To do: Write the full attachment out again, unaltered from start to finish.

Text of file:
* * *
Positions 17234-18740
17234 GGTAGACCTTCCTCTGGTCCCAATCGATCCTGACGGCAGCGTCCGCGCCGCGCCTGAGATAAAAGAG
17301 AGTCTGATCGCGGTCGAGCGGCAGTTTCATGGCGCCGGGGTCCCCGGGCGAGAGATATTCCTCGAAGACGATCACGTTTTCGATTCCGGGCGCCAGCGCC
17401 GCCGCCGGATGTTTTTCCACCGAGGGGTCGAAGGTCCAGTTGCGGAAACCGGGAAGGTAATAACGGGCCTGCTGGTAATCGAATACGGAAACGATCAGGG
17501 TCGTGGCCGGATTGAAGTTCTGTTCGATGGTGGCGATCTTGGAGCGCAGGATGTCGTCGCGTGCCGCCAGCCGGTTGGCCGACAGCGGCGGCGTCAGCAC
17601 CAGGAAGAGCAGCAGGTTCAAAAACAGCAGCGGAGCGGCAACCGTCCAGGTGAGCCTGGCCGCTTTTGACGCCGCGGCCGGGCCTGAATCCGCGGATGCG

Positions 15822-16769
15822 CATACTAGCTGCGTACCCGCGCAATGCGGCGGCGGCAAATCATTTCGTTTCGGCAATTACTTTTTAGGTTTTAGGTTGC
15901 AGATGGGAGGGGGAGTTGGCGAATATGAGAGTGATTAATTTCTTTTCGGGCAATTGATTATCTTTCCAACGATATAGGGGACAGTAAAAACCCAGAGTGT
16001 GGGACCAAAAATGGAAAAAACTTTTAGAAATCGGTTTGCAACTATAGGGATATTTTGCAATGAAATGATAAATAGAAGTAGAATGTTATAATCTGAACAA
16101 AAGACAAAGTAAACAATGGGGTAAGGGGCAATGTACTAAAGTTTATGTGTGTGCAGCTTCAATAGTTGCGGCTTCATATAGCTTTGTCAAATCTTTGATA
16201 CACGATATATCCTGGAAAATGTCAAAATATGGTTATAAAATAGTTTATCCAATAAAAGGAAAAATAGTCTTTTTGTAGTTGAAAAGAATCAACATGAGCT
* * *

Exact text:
Positions 17234-18740
17234 GGTAGACCTTCCTCTGGTCCCAATCGATCCTGACGGCAGCGTCCGCGCCGCGCCTGAGATAAAAGAG
17301 AGTCTGATCGCGGTCGAGCGGCAGTTTCATGGCGCCGGGGTCCCCGGGCGAGAGATATTCCTCGAAGACGATCACGTTTTCGATTCCGGGCGCCAGCGCC
17401 GCCGCCGGATGTTTTTCCACCGAGGGGTCGAAGGTCCAGTTGCGGAAACCGGGAAGGTAATAACGGGCCTGCTGGTAATCGAATACGGAAACGATCAGGG
17501 TCGTGGCCGGATTGAAGTTCTGTTCGATGGTGGCGATCTTGGAGCGCAGGATGTCGTCGCGTGCCGCCAGCCGGTTGGCCGACAGCGGCGGCGTCAGCAC
17601 CAGGAAGAGCAGCAGGTTCAAAAACAGCAGCGGAGCGGCAACCGTCCAGGTGAGCCTGGCCGCTTTTGACGCCGCGGCCGGGCCTGAATCCGCGGATGCG

Positions 15822-16769
15822 CATACTAGCTGCGTACCCGCGCAATGCGGCGGCGGCAAATCATTTCGTTTCGGCAATTACTTTTTAGGTTTTAGGTTGC
15901 AGATGGGAGGGGGAGTTGGCGAATATGAGAGTGATTAATTTCTTTTCGGGCAATTGATTATCTTTCCAACGATATAGGGGACAGTAAAAACCCAGAGTGT
16001 GGGACCAAAAATGGAAAAAACTTTTAGAAATCGGTTTGCAACTATAGGGATATTTTGCAATGAAATGATAAATAGAAGTAGAATGTTATAATCTGAACAA
16101 AAGACAAAGTAAACAATGGGGTAAGGGGCAATGTACTAAAGTTTATGTGTGTGCAGCTTCAATAGTTGCGGCTTCATATAGCTTTGTCAAATCTTTGATA
16201 CACGATATATCCTGGAAAATGTCAAAATATGGTTATAAAATAGTTTATCCAATAAAAGGAAAAATAGTCTTTTTGTAGTTGAAAAGAATCAACATGAGCT